Lead Me: An Interview with Sanctus Real’s Matt Hammitt
About the Guest
After seven years, their marriage had hit a wall. Christian recording artist Matt Hammitt, the lead singer of Sanctus Real, talks to Dennis Rainey about the moment his wife told him what she honestly needed from him. For once, instead of making excuses, Matt finally "got it," and wrote a song that reflected the changes he planned to make for his marriage. Hear more from Matt, and the song he wrote.
Christian recording artist Matt Hammitt, the lead singer of Sanctus Real, talksabout the moment his wife told him what she honestly needed from him.
Lead Me: An Interview with Sanctus Real’s Matt Hammitt
Bob: As the lead singer for the group, Sanctus Real, Matt Hammitt spends a lot of nights on a stage—telling people about God's power to transform a life. But there was a period in Matt's marriage where he would come home from those concerts to a marriage that was full of tension.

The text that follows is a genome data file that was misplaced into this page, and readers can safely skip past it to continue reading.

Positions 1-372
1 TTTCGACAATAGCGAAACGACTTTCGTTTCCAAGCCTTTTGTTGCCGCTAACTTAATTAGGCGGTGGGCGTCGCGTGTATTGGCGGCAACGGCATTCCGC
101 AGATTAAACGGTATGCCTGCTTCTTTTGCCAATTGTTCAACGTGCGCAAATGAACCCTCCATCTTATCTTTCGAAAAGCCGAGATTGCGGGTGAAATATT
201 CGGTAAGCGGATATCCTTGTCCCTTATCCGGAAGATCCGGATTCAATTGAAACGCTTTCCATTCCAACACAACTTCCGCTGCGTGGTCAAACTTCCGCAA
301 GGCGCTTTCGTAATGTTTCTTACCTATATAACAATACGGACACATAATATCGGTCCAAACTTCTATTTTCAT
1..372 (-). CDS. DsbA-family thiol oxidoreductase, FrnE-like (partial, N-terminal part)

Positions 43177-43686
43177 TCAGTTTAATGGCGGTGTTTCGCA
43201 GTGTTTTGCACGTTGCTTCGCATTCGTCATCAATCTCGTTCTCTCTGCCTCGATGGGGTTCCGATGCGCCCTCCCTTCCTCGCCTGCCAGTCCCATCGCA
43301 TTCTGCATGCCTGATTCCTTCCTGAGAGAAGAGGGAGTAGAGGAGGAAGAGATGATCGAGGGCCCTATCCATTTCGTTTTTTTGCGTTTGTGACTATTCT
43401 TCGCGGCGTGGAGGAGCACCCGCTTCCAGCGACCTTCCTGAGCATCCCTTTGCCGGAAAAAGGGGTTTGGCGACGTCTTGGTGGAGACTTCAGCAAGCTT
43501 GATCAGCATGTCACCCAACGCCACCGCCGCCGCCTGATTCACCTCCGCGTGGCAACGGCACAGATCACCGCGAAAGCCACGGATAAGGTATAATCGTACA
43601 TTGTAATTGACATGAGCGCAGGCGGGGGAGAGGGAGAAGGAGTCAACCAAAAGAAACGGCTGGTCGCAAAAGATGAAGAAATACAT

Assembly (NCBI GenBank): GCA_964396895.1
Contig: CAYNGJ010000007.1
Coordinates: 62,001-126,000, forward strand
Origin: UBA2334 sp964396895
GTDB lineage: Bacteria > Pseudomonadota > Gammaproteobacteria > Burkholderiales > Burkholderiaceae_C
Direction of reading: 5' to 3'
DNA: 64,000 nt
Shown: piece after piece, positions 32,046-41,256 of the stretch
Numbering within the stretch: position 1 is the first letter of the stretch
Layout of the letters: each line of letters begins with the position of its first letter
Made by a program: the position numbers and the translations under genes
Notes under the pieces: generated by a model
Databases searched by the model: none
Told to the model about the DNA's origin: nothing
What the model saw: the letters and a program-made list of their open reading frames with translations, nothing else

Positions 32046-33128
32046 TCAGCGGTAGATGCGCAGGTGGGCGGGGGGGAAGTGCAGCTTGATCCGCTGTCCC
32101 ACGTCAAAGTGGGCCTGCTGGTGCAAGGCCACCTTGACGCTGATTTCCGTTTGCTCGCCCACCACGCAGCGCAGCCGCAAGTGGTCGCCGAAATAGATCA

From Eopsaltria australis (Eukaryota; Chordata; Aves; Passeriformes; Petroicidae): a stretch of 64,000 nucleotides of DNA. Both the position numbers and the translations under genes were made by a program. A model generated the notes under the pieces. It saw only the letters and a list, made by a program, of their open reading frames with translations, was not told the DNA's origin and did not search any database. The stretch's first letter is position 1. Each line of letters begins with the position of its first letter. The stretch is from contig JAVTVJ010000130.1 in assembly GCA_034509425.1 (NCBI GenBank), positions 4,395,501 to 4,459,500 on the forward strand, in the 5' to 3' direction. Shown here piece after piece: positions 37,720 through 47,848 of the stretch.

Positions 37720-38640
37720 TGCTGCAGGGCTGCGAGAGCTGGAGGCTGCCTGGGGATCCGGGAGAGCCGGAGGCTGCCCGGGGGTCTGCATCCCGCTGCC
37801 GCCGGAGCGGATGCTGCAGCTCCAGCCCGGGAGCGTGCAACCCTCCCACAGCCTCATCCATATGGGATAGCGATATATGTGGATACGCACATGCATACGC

Matt: All this conflict we were having wasn’t so much about the way that she is or the way that I am or all these petty disagreements that had kind of mounted up—but at the heart of all that was our contempt for one another. There's all this kindling that we had sitting around in our marriage, but at the root of it—the thing that was really starting the fire—was this deep root of contempt. We needed to forgive one another on a deeper level and just begin to break down the wall that was between us.
Bob: This is FamilyLife Today for Thursday, Sept 23rd. Our host is the President of FamilyLife®, Dennis Rainey, and I'm Bob Lepine.
Matt Hammitt joins us today to talk about the breakthrough that took place in his marriage relationship and about the song that he wrote as a result.
And welcome to FamilyLife Today. Thanks for joining us.
Dennis: Bob, do you know what famous musician has a wiener dog named Wilson—that's his favorite pet?—[Laughter]—a wiener dog named Wilson. Let me give you some more hints.